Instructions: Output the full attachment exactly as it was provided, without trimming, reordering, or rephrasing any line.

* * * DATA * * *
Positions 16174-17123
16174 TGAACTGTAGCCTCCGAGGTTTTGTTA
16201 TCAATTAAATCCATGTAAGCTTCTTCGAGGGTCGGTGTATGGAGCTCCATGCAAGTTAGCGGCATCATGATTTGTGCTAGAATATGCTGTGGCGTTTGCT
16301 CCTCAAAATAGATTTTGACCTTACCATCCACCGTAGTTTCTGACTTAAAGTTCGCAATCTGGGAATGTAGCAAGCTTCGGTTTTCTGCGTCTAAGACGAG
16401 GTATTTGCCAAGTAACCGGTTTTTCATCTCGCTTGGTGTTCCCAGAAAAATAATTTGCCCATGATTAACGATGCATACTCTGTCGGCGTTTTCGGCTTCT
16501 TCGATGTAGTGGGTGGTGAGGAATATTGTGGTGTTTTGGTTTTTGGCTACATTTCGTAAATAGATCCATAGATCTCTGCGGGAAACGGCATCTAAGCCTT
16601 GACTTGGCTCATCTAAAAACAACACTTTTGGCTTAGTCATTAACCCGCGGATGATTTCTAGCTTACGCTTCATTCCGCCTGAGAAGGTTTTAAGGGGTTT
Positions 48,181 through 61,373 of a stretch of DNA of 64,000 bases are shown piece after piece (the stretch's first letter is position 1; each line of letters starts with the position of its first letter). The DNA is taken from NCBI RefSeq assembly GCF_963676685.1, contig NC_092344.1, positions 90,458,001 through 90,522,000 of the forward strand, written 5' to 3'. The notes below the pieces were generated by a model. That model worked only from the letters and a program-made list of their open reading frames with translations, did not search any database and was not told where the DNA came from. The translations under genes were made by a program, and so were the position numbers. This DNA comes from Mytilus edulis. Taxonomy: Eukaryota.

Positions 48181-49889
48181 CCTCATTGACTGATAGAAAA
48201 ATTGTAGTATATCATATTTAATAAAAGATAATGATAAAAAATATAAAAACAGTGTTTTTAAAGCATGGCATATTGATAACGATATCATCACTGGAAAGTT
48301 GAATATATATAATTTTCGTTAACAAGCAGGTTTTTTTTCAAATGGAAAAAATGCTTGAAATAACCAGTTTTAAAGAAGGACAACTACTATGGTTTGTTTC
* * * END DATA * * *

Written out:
Positions 16174-17123
16174 TGAACTGTAGCCTCCGAGGTTTTGTTA
16201 TCAATTAAATCCATGTAAGCTTCTTCGAGGGTCGGTGTATGGAGCTCCATGCAAGTTAGCGGCATCATGATTTGTGCTAGAATATGCTGTGGCGTTTGCT
16301 CCTCAAAATAGATTTTGACCTTACCATCCACCGTAGTTTCTGACTTAAAGTTCGCAATCTGGGAATGTAGCAAGCTTCGGTTTTCTGCGTCTAAGACGAG
16401 GTATTTGCCAAGTAACCGGTTTTTCATCTCGCTTGGTGTTCCCAGAAAAATAATTTGCCCATGATTAACGATGCATACTCTGTCGGCGTTTTCGGCTTCT
16501 TCGATGTAGTGGGTGGTGAGGAATATTGTGGTGTTTTGGTTTTTGGCTACATTTCGTAAATAGATCCATAGATCTCTGCGGGAAACGGCATCTAAGCCTT
16601 GACTTGGCTCATCTAAAAACAACACTTTTGGCTTAGTCATTAACCCGCGGATGATTTCTAGCTTACGCTTCATTCCGCCTGAGAAGGTTTTAAGGGGTTT
Positions 48,181 through 61,373 of a stretch of DNA of 64,000 bases are shown piece after piece (the stretch's first letter is position 1; each line of letters starts with the position of its first letter). The DNA is taken from NCBI RefSeq assembly GCF_963676685.1, contig NC_092344.1, positions 90,458,001 through 90,522,000 of the forward strand, written 5' to 3'. The notes below the pieces were generated by a model. That model worked only from the letters and a program-made list of their open reading frames with translations, did not search any database and was not told where the DNA came from. The translations under genes were made by a program, and so were the position numbers. This DNA comes from Mytilus edulis. Taxonomy: Eukaryota.

Positions 48181-49889
48181 CCTCATTGACTGATAGAAAA
48201 ATTGTAGTATATCATATTTAATAAAAGATAATGATAAAAAATATAAAAACAGTGTTTTTAAAGCATGGCATATTGATAACGATATCATCACTGGAAAGTT
48301 GAATATATATAATTTTCGTTAACAAGCAGGTTTTTTTTCAAATGGAAAAAATGCTTGAAATAACCAGTTTTAAAGAAGGACAACTACTATGGTTTGTTTC